This week two brilliantly ballsy commentaries took classical music to task on concert etiquette. Richard Dare’s blog post in The Huffington Post surveyed the “cadaverous” atmosphere of many classical venues, while also touching upon a major audience sticking point and the focus of Mark Caro‘s Chicago Tribune article, the slippery slope of clapping.
All performing arts hold their own conventions about when to applaud, but even classical music’s most open-minded apologists have to agree that a night at the symphony is an entirely different, much more restrained animal. Clapping is reserved for the end of an entire work. Whether it’s a compact, characterful one-movement sonata by Scarlatti, or the emotionally buffeting, multi-movement hour plus that is the Brahms Requiem, audiences are expected to keep those feelings in check until the final double bar line.
Applauding between movements is a special, especially naughty exception: witnessing an audience clapping after the Handel and Haydn Society Orchestra‘s stirring first movement of a J.C. Bach symphony was like catching a DMV clerk without their name tag, an action that is hardly an offense in everyday life but which constitute a mischievous act of deviancy under more oppressive conditions. Clapping during a movement, for example to cheer a dense, flawlessly executed orchestral passage (like Boston Pops fans do all the time) or a great solo (polite conduct at a jazz venue) is simply unacceptable, a clear disregard for, or ignorance of, the rules. After all, this is important stuff, there must be rules!
It’s no surprise that many classical listeners seem more concerned with proper decorum rather than the music itself, since the average classical listener at the average classical venue has already heard the music plenty of times. What’s actually surprising is that the crowd that stands for “music, above all else!” abides by conventions that are so foreign to all other forms of music, including classical music as it was played and heard in its heyday. Classical lovers who assume their tastes are too dignified for a wayward cheer should read Dare’s references to late nineteenth symphony patrons screaming and standing on chairs, or Joel Cohen mentioning the orgy of food, drink, gossip, gambling and god knows what else that constituted an average night at the opera.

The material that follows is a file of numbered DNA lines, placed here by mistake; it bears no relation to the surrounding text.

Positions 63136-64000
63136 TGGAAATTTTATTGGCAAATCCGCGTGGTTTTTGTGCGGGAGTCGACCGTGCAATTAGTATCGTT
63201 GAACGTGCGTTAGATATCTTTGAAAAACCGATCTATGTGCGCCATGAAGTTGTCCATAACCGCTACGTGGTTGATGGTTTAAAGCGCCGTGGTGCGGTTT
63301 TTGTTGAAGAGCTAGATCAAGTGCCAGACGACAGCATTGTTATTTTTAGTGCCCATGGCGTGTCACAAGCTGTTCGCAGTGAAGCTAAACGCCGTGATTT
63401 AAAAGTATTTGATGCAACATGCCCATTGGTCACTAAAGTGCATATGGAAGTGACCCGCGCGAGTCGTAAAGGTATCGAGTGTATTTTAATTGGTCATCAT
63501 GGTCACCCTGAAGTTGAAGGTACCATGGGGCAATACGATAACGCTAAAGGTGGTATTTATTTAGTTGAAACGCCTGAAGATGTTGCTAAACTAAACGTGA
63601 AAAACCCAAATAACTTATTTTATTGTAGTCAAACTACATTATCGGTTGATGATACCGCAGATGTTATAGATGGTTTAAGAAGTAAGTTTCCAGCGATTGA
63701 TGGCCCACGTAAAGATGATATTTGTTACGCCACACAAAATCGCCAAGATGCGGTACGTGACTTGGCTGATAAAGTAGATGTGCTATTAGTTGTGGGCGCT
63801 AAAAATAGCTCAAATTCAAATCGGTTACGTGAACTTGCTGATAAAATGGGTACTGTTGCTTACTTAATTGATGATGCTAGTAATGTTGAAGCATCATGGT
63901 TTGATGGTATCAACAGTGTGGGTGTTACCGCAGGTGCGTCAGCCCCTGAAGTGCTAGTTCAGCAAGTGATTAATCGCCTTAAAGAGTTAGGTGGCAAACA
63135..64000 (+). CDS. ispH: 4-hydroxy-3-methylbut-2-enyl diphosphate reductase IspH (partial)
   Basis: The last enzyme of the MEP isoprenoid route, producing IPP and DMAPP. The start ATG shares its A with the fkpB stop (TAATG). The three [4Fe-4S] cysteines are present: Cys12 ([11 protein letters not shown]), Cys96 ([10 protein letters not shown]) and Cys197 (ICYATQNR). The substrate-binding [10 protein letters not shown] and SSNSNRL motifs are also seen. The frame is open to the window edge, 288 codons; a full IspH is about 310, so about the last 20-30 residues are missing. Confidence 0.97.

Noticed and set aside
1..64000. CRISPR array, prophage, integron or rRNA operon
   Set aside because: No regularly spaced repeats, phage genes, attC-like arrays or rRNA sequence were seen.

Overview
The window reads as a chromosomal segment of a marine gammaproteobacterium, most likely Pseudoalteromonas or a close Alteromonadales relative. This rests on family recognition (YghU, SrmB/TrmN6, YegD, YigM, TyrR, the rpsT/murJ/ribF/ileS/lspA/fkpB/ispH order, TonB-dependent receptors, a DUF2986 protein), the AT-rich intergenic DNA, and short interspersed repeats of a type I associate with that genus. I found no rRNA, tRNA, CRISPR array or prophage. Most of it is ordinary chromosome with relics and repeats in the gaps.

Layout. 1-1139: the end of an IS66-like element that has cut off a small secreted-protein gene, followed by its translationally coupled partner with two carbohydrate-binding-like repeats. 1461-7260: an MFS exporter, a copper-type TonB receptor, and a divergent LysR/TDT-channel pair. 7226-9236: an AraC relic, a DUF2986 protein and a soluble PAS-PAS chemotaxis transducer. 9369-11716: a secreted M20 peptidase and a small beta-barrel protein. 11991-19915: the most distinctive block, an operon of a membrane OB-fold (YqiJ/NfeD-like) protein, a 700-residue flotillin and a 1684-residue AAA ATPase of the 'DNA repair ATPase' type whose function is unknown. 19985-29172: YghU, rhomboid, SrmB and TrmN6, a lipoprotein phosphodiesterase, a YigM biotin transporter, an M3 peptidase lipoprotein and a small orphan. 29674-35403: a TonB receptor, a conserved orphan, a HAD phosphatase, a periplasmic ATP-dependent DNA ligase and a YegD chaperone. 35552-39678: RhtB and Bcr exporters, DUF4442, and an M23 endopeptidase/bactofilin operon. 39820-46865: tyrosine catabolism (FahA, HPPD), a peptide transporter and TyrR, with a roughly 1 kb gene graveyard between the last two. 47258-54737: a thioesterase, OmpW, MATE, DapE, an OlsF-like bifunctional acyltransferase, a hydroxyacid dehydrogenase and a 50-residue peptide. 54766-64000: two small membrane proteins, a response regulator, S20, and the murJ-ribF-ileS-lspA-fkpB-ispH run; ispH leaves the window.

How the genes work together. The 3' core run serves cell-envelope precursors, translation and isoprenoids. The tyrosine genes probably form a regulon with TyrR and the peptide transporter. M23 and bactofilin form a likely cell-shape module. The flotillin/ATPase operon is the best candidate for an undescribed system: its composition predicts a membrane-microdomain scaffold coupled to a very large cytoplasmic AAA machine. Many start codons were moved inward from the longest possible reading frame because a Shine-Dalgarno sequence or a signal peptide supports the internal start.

Judging by the silence surrounding a wistful, heartfelt song for voice and guitar at a folk festival, or the participatory nature of most gospel concerts, greater audience interaction doesn’t necessarily mean a return to raucous eighteenth and nineteenth century standards. As for Chicago Symphony Orchestra bassist Steve Lester’s belief that clapping disturbs the delicate juxtaposition of sentiments between movements, non-classical performers might feel differently. An uptempo bop burner is often followed by a smoky ballad, and a rousing arena anthem might be preceded by an audience-enchanting power ballad. Still the audience remains just as absorbed and moved, even as they clap before, after and during it all. If all those bands, choruses, combos, singer-songwriters and their fans “make due” with applause, why can’t orchestras and concertgoers?
Maybe some classical listeners fear that what they love will suffer a fate worse than the slow pedantic death it’s encountering now, that their beloved music will in fact be treated as music, rather than history, religion or cultural capital.
Music brings out a variety of responses in a variety of people. Anyone who’s sat behind the cool cat in the club relentlessly snapping his fingers as though there’s a cone of silence between him and the beat, or witnessed some bespectacled, bedazzled baby boomer standing up and sashaying her fanny pack for the entire duration of an outdoor concert, in short anyone who’s attended live music has had to deal with annoying yet passionate fans. The worst of classical music’s problems should be audiences spilling over with emotion at what they hear. As it stands now, passion is the last thing one has to contend with from a classical audience.